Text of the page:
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Confessions of Saint Augustine
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Chapter XVIII

Permit me, Lord, to seek further. O my hope, let not my purpose be confounded. For if times past and to come be, I would know where they be. Which yet if I cannot, yet I know, wherever they be, they are not there as future, or past, but present. For if there also they be future, they are not yet there; if there also they be past, they are no longer there. Wheresoever then is whatsoever is, it is only as present. Although when past facts are related, there are drawn out of the memory, not the things themselves which are past, but words which, conceived by the images of the things, they, in passing, have through the senses left as traces in the mind. Thus my childhood, which now is not, is in time past, which now is not: but now when I recall its image, and tell of it, I behold it in the present, because it is still in my memory. Whether there be a like cause of foretelling things to come also; that of things which as yet are not, the images may be perceived before, already existing, I confess, O my God, I know not. This indeed I know, that we generally think before on our future actions, and that that forethinking is present, but the action whereof we forethink is not yet, because it is to come. Which, when we have set upon, and have begun to do what we were forethinking, then shall that action be; because then it is no longer future, but present.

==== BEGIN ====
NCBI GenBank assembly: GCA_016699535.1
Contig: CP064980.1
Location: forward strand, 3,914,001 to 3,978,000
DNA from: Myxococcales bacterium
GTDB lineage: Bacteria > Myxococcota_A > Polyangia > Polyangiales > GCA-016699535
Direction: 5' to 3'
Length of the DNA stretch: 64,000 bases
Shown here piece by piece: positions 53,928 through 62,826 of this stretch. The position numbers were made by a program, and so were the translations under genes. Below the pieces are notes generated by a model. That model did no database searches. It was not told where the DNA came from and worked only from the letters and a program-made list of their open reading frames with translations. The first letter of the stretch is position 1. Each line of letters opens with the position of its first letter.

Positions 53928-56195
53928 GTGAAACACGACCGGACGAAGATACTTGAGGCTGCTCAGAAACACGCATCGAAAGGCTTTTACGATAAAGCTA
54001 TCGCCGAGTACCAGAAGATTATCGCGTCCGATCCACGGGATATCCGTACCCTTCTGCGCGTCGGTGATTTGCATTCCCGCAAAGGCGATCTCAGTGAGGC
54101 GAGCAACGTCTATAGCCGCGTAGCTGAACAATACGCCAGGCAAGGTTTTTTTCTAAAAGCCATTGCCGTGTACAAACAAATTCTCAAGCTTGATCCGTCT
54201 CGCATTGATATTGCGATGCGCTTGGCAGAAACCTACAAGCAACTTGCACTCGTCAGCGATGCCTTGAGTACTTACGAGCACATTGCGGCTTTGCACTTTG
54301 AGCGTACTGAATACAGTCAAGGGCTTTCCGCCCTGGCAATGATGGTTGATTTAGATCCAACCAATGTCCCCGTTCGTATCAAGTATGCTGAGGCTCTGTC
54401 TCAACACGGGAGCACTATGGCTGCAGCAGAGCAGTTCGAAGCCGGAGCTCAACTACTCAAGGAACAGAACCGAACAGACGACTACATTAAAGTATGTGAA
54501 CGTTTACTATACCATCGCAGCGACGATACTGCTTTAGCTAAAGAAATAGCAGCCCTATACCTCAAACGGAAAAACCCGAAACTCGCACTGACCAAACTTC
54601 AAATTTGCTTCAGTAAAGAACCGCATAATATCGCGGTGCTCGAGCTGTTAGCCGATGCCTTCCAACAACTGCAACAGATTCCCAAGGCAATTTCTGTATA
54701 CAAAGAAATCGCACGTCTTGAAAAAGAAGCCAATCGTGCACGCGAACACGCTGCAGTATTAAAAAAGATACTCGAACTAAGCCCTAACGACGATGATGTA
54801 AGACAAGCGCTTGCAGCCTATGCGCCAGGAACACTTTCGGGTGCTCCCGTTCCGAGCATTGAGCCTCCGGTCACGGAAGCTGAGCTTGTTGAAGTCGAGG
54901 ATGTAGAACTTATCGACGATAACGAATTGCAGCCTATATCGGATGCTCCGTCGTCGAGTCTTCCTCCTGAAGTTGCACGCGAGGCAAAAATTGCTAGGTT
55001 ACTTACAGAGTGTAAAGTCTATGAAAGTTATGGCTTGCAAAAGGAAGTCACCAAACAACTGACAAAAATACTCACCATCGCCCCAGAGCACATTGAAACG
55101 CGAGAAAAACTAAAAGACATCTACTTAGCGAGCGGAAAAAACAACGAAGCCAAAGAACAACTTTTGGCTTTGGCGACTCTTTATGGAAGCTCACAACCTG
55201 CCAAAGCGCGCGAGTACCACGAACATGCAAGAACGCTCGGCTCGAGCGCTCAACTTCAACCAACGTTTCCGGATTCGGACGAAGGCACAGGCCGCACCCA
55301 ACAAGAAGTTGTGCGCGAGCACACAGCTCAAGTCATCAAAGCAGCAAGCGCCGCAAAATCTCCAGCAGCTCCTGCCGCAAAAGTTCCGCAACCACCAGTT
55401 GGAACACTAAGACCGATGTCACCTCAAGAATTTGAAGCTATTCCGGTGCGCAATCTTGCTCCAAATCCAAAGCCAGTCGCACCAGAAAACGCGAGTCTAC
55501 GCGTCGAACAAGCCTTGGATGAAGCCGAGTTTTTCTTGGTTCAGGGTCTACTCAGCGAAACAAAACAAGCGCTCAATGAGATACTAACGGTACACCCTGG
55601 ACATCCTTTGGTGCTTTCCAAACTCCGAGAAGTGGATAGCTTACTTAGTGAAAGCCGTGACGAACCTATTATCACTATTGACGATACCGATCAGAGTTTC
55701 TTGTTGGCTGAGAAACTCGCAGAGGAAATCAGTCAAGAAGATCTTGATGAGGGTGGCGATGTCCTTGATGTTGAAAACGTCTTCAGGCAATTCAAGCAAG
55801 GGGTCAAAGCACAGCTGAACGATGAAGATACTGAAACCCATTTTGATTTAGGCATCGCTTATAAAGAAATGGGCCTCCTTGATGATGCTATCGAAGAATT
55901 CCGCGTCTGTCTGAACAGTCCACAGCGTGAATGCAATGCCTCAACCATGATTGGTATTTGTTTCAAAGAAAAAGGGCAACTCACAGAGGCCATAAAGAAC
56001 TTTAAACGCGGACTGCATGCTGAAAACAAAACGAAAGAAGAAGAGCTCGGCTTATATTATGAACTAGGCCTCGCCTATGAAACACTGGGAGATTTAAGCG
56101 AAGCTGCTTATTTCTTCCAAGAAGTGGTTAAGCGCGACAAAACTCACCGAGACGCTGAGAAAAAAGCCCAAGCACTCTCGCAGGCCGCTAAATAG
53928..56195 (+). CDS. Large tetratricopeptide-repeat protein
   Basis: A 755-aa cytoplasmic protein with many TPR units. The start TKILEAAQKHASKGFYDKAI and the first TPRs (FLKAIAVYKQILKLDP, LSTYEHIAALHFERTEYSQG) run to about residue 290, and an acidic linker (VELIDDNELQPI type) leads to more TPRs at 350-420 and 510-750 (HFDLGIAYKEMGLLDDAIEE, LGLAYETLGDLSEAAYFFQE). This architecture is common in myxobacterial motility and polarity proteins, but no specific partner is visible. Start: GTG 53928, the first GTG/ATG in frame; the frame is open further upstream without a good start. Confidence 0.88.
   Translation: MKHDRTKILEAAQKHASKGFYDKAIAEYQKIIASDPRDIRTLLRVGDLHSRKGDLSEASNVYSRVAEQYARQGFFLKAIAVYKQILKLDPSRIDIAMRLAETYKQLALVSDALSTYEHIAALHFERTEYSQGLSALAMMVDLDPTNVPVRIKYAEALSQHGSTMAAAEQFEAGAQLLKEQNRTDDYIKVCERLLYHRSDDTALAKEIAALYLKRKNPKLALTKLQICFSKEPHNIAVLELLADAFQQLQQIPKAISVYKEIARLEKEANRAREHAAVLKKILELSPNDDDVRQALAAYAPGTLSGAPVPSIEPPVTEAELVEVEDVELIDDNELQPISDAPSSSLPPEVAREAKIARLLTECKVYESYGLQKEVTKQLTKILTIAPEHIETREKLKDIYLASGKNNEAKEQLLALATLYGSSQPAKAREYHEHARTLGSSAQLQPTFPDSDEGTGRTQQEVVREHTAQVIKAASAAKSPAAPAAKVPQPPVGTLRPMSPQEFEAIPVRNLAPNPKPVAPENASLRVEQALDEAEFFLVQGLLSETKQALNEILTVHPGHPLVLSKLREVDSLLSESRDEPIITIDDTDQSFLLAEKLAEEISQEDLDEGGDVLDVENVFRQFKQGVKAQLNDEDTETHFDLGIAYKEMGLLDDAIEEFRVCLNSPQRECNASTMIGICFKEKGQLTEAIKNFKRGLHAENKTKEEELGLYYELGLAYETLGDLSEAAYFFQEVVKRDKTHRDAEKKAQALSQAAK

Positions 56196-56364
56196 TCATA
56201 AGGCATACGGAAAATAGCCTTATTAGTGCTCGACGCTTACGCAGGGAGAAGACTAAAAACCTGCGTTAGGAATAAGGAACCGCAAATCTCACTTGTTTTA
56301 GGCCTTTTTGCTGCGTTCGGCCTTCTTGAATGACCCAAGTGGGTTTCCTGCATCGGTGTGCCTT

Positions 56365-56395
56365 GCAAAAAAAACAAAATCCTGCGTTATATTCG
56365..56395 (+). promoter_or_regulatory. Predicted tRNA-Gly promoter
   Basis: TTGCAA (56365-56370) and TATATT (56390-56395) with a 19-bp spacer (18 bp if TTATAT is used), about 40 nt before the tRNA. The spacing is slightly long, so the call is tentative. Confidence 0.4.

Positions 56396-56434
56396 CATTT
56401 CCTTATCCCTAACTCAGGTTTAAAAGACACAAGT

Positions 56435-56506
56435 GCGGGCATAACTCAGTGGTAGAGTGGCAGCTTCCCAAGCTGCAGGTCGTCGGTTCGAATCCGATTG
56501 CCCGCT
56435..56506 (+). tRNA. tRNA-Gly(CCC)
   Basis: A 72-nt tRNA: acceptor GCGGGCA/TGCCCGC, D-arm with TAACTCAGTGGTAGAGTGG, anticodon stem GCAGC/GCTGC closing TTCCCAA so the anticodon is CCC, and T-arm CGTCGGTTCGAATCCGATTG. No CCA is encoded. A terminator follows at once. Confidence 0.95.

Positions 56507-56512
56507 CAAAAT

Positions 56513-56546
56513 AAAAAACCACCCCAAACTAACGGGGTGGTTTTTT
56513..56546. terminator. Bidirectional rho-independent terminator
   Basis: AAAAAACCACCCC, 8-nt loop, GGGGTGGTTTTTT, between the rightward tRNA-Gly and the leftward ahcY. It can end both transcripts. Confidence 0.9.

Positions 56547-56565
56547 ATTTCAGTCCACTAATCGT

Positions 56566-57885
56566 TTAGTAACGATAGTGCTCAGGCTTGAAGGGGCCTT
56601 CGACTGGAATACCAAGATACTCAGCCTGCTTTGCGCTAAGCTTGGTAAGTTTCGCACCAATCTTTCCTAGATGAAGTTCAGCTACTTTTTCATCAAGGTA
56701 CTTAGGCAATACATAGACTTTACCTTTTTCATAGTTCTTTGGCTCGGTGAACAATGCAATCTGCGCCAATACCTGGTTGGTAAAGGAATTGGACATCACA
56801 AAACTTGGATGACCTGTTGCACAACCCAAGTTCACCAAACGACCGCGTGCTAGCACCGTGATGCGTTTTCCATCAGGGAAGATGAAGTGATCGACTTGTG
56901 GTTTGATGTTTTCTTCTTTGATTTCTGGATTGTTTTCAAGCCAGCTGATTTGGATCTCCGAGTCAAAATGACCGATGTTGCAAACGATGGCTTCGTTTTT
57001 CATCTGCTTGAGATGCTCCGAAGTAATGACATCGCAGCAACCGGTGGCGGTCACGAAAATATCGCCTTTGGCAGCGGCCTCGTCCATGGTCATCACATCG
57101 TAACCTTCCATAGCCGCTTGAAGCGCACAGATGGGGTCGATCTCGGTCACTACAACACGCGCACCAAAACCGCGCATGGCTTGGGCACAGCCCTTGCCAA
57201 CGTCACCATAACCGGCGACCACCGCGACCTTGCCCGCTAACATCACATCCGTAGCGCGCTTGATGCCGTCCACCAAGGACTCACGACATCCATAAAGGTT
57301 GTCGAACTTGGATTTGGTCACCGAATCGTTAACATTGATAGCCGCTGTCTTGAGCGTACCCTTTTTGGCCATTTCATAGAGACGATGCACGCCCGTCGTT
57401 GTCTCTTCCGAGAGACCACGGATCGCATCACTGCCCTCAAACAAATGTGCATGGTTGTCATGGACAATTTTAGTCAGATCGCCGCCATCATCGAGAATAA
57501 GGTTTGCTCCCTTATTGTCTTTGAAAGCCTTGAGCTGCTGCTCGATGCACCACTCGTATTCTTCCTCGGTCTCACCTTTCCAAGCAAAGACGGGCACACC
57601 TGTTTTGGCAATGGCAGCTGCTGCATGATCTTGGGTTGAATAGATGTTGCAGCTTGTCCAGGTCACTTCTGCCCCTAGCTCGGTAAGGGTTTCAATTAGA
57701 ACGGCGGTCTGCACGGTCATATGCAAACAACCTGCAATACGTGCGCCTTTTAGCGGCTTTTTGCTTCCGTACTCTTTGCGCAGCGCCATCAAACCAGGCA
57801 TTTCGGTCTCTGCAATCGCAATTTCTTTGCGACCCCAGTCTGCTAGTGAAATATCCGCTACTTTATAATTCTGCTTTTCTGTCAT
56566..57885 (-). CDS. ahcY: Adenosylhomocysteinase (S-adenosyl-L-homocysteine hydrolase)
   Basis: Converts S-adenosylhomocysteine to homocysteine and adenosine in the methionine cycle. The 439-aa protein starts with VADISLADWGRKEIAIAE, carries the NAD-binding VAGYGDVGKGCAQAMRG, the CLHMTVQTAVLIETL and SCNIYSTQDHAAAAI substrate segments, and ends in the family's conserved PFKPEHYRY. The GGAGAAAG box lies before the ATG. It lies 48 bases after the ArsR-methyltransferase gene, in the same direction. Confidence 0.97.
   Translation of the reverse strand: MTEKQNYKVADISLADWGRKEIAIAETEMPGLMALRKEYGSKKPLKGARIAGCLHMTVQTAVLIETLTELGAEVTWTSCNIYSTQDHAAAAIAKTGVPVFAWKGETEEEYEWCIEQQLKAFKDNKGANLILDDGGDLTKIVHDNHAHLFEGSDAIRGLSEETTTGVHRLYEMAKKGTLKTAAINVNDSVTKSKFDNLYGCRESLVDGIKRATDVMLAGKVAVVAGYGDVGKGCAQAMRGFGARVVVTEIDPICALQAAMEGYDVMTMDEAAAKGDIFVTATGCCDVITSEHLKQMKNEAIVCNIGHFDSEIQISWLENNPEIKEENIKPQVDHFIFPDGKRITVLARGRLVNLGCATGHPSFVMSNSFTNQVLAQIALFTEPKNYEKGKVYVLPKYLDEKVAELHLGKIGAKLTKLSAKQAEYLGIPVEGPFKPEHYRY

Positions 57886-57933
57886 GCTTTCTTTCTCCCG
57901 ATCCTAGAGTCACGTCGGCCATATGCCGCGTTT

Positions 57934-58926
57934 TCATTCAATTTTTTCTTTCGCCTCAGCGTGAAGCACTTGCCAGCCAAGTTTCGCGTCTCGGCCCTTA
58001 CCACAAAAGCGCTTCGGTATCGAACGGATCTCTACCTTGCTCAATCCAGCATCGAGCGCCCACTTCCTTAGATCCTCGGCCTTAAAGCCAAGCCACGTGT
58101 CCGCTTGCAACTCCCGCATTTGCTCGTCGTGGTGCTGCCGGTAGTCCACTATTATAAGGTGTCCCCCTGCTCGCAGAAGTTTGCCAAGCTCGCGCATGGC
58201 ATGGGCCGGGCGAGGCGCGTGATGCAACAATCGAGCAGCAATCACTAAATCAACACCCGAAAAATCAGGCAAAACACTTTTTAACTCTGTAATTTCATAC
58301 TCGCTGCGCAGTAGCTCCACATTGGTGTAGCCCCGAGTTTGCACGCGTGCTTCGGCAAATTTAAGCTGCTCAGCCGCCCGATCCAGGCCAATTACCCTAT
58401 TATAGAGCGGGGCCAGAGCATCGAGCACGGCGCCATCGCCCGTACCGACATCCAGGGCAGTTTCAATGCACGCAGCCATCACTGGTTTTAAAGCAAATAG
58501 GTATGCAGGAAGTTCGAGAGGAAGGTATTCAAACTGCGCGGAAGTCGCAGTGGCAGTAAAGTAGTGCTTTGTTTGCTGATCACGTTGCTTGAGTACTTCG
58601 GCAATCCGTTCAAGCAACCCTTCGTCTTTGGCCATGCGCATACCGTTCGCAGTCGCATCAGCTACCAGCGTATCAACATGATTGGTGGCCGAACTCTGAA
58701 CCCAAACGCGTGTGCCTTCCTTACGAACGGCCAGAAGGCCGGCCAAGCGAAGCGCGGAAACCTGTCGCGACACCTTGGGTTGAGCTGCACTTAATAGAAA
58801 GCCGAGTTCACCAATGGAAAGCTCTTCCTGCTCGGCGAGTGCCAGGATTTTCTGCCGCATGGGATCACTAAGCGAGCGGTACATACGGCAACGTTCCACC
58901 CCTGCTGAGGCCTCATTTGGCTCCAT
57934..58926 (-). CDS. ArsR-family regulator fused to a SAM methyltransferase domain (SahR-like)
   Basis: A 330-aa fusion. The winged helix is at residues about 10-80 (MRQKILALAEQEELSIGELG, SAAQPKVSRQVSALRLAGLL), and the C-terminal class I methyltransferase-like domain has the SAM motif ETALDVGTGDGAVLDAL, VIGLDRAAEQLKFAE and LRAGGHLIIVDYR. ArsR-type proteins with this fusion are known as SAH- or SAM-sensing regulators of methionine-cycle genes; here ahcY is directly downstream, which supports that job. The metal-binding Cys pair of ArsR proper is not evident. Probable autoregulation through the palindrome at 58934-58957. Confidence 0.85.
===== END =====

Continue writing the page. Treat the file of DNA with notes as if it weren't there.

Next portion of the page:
Which way soever then this secret fore-perceiving of things to come be; that only can be seen, which is. But what now is, is not future, but present. When then things to come are said to be seen, it is not themselves which as yet are not (that is, which are to be), but their causes perchance or signs are seen, which already are. Therefore they are not future but present to those who now see that, from which the future, being foreconceived in the mind, is foretold. Which fore-conceptions again now are; and those who foretell those things, do behold the conceptions present before them. Let now the numerous variety of things furnish me some example. I behold the day-break, I foreshow, that the sun, is about to rise. What I behold, is present; what I foresignify, to come; not the sun, which already is; but the sun-rising, which is not yet. And yet did I not in my mind imagine the sun-rising itself (as now while I speak of it), I could not foretell it. But neither is that day-break which I discern in the sky, the sun-rising, although it goes before it; nor that imagination of my mind; which two are seen now present, that the other which is to be may be foretold. Future things then are not yet: and if they be not yet, they are not: and if they are not, they cannot be seen; yet foretold they may be from things present, which are already, and are seen.

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